BLOOMINGTON, Minn. – "Do you still think we suck?"
It was earlier this week, the week leading up to Super Bowl LII. New England Patriots linebacker Kyle Van Noy was in the middle of another in an unending string of media appearances before the big game, and he'd apparently been asked a lot about how the Patriots' defense had morphed throughout the season from something that was struggling into something that became, if not spectacular, then certainly incredibly efficient. So he asked a reporter pretty bluntly if he still thought the Patriots defense sucked.
Because four weeks into the season, it really wasn't much of a question: The Patriots defense did suck.
On the NFL's opening night, the Kansas City Chiefs hung 42 points on the Patriots, upsetting the defending Super Bowl champs. During the next two weeks, the Patriots won, but their defense was less than inspiring, giving up 20 to the New Orleans Saints and then 33 to the Houston Texans. On Oct. 1, in Week 4, the Patriots lost to Carolina Panthers, 33-30. At this point it was completely reasonable to wonder whether these Patriots had lost their mojo. Four games into the season, the Patriots were sitting at 2-2 and allowing 32 points per game. To put that in perspective, the worst scoring defense in the NFL this season was the Texans, and they allowed 27.3 points per game.
And then, after Week 4, everything changed. The Patriots went from the worst scoring defense in the NFL to the best. During the final 12 games of the regular season, the Patriots defense allowed a league-low 14 points per contest; despite that awful start, the team finished fifth in the league in points allowed over the entire season, averaging only 18.5 points per game.
"We brought a lot of guys together and understood where we were having trouble with communication, playing physical, simple things like that," said Patriots defensive end Trey Flowers. "Everybody just bought in. You had a lot of new guys early on, still trying to find their role, still trying to grasp the defense. Once you get a lot of guys buy into the work ethic and how hard we work on the little things, the communication and the fundamentals. (It's) us communicating before the snap, just the chemistry."
Perhaps this shouldn't be surprising that the Patriots defense turned from ugly to great. Because throughout this dynastic 16-year run since the Patriots' first Super Bowl victory (over the St. Louis Rams in Super Bowl XXXVI), they have had one of the most consistent runs of defensive dominance in NFL history.
Only three times in those 16 years has the Patriots scoring defense ranked outside the league's 10 best. Twice the Patriots allowed the fewest points in the NFL's regular season; they won Super Bowls after both of those regular seasons (2003 and 2016). Twice the Patriots allowed the second-fewest points in the league; they won a Super Bowl after one of those seasons (2004). A Patriots defense has never allowed more than 21.6 points per game over a regular season since 2002, the year after their first Super Bowl in the Belichick era; just this season, more than half of NFL team defenses allowed more points than the worst Patriots scoring defense in 17 seasons.
"Just keep 'em out of the end zone," Patriots safety Patrick Chung said of their simple core philosophy. "For us it's just if you get down there, you leave with three points. Or zero. That's our mentality. … If you can't score, you can't win. People are going to score. It's the National Football League. But if we can not let that happen a bunch, even if we give up yards, it's going to be really hard for our opponent to win."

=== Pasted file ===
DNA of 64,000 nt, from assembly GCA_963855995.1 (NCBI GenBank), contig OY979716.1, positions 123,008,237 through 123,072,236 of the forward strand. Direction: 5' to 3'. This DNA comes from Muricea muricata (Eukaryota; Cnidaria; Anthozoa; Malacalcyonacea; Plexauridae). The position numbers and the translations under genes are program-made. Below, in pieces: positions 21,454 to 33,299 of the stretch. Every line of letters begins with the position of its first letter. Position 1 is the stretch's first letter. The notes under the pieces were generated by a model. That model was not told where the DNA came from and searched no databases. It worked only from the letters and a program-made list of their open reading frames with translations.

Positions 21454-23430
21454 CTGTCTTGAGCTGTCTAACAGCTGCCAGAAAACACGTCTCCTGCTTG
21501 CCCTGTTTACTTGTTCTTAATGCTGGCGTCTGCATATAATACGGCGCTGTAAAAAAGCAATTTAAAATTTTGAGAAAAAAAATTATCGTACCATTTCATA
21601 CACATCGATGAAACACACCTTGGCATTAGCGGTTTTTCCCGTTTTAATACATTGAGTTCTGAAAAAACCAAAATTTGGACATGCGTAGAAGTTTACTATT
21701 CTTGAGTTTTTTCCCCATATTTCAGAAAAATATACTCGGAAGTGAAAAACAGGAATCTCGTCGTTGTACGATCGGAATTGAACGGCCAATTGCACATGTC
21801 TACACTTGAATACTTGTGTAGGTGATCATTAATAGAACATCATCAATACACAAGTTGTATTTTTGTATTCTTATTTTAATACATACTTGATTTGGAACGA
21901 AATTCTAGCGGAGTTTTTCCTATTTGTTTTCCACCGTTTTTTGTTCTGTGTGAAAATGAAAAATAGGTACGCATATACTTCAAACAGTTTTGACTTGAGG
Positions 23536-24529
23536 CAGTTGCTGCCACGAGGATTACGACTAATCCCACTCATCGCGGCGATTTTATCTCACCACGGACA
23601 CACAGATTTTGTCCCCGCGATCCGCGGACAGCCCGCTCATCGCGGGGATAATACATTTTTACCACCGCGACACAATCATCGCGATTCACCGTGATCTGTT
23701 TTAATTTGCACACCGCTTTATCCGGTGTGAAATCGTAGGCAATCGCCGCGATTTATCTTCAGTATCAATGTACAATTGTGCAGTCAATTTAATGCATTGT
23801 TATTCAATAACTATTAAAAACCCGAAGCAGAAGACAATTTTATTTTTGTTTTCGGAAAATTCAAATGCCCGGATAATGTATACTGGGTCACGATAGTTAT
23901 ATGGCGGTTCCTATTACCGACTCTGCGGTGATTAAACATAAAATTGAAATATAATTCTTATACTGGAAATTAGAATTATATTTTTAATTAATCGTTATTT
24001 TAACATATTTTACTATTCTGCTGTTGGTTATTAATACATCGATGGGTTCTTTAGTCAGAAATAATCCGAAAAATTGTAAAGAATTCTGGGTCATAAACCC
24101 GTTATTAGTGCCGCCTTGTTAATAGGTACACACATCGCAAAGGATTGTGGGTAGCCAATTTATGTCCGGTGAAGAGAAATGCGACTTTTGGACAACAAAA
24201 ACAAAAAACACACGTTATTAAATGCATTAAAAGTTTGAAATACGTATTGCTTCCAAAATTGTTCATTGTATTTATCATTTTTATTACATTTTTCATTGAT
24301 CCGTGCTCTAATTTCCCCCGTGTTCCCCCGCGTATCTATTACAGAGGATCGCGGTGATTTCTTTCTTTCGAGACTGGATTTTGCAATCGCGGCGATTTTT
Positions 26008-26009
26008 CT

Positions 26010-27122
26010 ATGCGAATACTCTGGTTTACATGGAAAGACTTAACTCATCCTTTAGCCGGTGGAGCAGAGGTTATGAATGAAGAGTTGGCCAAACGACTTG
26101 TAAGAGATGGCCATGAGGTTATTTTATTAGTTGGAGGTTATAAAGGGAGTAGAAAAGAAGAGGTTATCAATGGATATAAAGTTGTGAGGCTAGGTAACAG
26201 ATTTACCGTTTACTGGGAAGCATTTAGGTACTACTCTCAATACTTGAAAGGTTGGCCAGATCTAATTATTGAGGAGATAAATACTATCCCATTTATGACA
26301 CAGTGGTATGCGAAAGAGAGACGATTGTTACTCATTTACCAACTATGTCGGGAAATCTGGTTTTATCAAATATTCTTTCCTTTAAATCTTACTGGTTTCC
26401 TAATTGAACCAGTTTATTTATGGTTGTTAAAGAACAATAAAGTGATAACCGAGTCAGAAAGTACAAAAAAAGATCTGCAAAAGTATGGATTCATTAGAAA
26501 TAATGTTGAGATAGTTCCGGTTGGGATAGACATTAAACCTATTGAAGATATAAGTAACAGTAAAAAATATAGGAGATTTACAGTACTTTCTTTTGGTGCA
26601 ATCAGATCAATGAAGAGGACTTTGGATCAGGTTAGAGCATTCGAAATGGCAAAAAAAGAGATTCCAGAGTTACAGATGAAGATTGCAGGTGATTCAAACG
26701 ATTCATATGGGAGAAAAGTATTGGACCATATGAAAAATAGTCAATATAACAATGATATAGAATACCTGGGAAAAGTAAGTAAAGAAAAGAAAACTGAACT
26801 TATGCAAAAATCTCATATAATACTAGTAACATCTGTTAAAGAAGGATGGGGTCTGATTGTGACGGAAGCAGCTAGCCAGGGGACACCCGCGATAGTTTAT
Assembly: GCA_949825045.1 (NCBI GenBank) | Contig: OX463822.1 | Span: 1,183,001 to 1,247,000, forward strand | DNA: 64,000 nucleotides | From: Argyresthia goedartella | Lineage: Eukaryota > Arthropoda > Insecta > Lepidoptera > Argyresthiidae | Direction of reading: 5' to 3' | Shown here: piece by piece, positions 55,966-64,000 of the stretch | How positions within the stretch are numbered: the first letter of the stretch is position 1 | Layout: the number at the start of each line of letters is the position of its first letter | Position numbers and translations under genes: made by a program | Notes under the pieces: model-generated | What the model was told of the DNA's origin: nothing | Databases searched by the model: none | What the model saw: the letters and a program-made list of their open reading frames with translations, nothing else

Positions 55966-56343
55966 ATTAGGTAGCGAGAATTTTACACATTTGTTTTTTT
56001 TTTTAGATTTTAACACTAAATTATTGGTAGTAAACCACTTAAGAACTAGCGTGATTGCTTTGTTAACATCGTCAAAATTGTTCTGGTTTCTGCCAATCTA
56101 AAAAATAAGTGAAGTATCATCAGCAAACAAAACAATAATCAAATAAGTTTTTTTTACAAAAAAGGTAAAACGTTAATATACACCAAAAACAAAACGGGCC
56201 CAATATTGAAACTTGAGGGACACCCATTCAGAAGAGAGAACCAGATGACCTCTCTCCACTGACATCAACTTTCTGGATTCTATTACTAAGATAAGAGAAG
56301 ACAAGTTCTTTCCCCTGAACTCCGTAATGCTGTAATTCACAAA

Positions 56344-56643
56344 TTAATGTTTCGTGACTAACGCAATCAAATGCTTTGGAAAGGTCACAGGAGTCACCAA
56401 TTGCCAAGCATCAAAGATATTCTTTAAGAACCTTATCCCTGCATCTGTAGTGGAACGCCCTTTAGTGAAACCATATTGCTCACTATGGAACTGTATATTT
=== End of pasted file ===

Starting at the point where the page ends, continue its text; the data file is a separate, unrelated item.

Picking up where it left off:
It's the product of a very real version of every coaching cliché: A group of guys playing as an 11-man unit, not 11 individuals crashing all over the field.
"We understand it's going to take all 11 guys on that field," Flowers said. "We don't have a lot of selfish players, where they do well but they hurt the team – (where) you try to overmake a play but now you're leaving a big gap for somebody else to fill. A lot of guys that handle ourselves fundamentally, pride ourselves on playing physical, playing fast, tackling well, doing all the little things right. We understand it's going to take all 11 of us."
When we think of this Patriots dynasty as the greatest of all time – and apologies to fans of the Dallas Cowboys and the San Francisco 49ers, the Green Bay Packers and the Pittsburgh Steelers, but it's no longer even a question – the thoughts tend to go toward the brilliance of Bill Belichick and Tom Brady, and how that relationship has been the single key. And that's true. But I'm not sure, based purely on skill set, that Brady is a demonstrably better quarterback than, say, Aaron Rodgers. And yet Rodgers' run with the Packers has been stunted through an inconsistent at best, and often awful, defense, while Brady's run with the Patriots has been propped up by the longest run of consistent defense in NFL history. It's the most underrated part of this Patriots run. Perhaps it will end with defensive coordinator Matt Patricia, who has worked with Patriots defensive players for more than a decade, departing the franchise.
"I put myself in that underrated category, and I like it that way," Van Noy said. "I feel like our whole defense is underrated. Everyone talks about the offense, but I feel like you could name every player on our defense and say they're underrated or not talked about."
Kevin Steimle contributed to this report.